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I was working on sketching out some ideas for a new project, and realized that I was having some difficulty getting things to fit into an MVC framework (In the case, CodeIgniter) In a way I liked. While I believed this can be overcome by working with the design some more and figuring out a better layout, It got me to thinking: could MVC not be the best answer here? and If not, when is using MVC a good idea for a project, and when is it not?

I feel like MVC could be used for any web app, but I'm wondering when is it not the best solution.

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8 Answers 8

up vote 16 down vote accepted

I think that MVC is almost universally applicable to web applications that we see today. But it doesn't mean that the framework you use is always up to supporting the types of things that you want to do.

MVC is just a pattern that applies well to the web. In particular it applies well to the idea that an application is accessed in the following way:

  • The user asks for some resource
  • Some underlying data is retrieved from somewhere.
  • A template is then applied to that data in order to show it to the user.

This is undeniably the way the web works, however most Web MVC frameworks start from the assumption that each user produces relatively few requests asking for big chunks of resources at a time. I have found that as web sites move frequent and smaller AJAX style requests lots of frameworks require some work to get them to play nicely because more and more of the 'view' part of MVC needs to be handled on the client. Framework support for this is nowhere near as mature as it is for server side views. However the central paradigm doesnt change much, and the central request - query - template loop is still there.

In short: MVC is a good way to think about the way your application works, but that doesn't mean you are going to find a pre written framework that handles all your needs.

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I've recently been wondering the same thing. I'm sure there's an obvious answer other than it's a simple and really small app where MVC would be overkill. Seperation of presentation vs. business logic seems to be a best practice to me.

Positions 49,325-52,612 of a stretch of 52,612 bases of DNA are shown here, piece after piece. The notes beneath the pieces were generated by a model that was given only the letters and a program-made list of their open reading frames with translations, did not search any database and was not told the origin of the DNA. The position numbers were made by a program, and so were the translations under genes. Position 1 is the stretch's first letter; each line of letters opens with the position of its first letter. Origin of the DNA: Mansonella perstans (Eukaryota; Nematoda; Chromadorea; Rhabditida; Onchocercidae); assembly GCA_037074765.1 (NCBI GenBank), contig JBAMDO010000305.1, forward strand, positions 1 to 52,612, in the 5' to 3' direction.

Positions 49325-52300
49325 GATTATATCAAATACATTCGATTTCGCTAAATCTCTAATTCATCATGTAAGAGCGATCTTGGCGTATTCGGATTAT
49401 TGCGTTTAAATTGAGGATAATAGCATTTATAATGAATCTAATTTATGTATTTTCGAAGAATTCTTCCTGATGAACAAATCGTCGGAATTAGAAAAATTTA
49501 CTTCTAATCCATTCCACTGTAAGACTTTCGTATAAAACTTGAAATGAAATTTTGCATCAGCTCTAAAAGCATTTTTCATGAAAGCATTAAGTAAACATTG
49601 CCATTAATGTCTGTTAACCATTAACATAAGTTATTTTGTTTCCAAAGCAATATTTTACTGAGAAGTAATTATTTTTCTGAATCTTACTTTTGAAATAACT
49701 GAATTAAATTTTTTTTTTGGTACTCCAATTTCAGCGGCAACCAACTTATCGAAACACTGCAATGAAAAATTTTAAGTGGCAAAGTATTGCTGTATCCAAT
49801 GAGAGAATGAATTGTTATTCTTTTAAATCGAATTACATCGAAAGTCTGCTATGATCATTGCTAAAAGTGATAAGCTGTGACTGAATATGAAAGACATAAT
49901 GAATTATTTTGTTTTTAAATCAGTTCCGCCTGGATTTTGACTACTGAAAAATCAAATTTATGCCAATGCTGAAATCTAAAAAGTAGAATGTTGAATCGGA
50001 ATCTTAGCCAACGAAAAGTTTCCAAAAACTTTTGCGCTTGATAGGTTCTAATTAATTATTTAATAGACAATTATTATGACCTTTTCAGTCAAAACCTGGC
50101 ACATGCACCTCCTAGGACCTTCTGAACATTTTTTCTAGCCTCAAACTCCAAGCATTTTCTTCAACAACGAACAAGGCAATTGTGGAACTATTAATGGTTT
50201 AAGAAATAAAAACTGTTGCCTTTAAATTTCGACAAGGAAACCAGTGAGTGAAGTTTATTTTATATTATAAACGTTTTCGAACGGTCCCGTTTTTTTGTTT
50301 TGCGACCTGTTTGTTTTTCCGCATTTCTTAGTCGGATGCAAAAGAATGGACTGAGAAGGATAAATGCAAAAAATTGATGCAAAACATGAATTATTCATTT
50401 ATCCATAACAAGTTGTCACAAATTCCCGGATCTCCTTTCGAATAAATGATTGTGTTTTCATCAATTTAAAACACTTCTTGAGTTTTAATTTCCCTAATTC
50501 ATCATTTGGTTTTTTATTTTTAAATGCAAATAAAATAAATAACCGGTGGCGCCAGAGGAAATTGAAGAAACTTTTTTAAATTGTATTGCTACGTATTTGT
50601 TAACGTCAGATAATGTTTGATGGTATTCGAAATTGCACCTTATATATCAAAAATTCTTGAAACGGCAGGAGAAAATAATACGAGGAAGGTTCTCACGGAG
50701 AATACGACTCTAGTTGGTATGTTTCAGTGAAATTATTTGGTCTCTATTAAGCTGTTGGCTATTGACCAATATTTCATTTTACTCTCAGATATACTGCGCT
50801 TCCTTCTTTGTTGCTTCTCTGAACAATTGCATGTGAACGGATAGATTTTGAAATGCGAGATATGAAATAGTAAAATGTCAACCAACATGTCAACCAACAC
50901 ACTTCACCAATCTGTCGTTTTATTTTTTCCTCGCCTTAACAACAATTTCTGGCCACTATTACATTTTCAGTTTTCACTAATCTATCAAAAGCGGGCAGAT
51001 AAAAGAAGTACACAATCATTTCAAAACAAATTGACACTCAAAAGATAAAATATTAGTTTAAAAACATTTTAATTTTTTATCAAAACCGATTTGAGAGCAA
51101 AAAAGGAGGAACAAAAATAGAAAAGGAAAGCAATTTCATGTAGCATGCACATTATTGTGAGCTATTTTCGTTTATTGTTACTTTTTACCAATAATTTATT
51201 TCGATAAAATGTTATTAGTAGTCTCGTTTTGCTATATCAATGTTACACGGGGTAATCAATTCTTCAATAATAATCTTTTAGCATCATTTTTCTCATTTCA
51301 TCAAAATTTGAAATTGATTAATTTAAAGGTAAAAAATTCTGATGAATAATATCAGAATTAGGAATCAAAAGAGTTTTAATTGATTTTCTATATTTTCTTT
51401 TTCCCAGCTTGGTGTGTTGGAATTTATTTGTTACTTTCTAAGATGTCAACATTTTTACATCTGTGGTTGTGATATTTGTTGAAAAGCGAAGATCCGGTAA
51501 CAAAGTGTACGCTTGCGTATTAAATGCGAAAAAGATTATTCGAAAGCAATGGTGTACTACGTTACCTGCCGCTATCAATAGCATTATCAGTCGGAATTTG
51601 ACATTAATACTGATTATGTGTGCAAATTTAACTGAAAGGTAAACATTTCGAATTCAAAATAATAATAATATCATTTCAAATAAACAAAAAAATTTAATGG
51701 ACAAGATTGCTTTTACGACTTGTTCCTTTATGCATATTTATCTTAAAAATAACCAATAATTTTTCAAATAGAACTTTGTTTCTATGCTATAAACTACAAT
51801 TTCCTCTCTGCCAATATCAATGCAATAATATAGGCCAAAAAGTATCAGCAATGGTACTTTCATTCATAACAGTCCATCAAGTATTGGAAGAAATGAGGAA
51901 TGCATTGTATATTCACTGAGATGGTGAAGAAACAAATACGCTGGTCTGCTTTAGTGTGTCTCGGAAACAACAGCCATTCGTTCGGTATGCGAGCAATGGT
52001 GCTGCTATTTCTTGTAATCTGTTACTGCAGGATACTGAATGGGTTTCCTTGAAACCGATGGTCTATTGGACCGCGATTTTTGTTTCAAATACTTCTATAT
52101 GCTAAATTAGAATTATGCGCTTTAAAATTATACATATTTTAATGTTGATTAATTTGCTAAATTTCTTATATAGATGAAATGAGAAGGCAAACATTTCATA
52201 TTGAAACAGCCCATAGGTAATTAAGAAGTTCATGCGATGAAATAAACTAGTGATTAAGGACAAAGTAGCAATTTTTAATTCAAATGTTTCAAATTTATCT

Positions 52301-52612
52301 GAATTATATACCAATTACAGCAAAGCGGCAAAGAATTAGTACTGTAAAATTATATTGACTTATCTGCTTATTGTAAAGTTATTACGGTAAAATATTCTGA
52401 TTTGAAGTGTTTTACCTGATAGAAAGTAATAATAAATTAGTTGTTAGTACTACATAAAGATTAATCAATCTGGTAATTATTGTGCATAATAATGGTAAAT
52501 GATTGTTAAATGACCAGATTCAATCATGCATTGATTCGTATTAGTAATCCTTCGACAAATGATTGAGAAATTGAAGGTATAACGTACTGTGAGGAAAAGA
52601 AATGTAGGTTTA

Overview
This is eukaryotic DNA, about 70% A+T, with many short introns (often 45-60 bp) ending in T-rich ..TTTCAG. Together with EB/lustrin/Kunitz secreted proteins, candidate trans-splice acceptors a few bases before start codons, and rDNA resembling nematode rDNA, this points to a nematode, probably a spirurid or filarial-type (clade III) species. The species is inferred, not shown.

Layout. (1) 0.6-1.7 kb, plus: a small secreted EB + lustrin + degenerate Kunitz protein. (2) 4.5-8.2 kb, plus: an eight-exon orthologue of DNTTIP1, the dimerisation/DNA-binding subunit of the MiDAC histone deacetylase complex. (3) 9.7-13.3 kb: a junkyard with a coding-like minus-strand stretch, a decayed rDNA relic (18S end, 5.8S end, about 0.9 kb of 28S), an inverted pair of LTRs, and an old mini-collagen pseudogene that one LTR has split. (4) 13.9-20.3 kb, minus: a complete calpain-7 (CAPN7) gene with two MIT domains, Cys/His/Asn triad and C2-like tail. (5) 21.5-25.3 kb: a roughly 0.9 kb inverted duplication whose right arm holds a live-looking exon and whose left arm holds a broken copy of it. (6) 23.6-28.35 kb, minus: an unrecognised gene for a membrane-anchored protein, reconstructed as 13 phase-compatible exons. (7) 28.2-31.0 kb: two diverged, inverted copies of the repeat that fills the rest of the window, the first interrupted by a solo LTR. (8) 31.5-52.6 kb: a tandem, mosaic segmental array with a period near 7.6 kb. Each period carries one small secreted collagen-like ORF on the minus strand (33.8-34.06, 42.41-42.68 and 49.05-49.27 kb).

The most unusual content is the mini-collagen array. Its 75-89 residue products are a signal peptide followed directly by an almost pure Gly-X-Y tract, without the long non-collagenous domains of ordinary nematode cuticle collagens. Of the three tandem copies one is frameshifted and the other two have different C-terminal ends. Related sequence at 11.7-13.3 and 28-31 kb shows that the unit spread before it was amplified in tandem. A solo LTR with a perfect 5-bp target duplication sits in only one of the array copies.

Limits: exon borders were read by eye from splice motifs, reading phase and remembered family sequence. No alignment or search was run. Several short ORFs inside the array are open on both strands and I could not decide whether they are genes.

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Seperation of presentation vs. business logic can be achieved without MVC just as well. But maybe that is what you meant. – Jacco Oct 7 '09 at 14:55

When it's a single page application.

( actually it's still worth separating concerns and doing MVC in the small, but it's not MVC in the PHP server sense )

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Basically, MVC serves well when you have an application that needs separation of the data(model), the data crunching(controller), and the presentation of the data(view). This also serves well in an application where the data source and/or data presentation can change at any time. So the data can be coming from a DB, RSS feed, twitter API, etc and can be presented in an RSS feed, normal XHTML, an mobile version, etc. By seperating the app into the three layers, you can develop for all these different scenarios by simply creating a corresponding view or model.

Most of the time, a web site/application seams to somewhat naturally fit into this pattern; partly also because of the popularity of the pattern as of late, some just use it without thinking.

I don't really think this is a direct answer to "when is it not a good idea." I would say when you application doesn't naturally/easily seam to fit the idea. If you have to really shove it into the idea, start changing/adding/deleting things to get it to work as a MVC, then it isn't time for it. Remember that the MVC is a design pattern, so it is a possible solution to a specific circumstance. There are other design patterns for other circumstances that might suit your application better. Here is a link to some good articles introducting design patterns, and then going to some of the basic ones.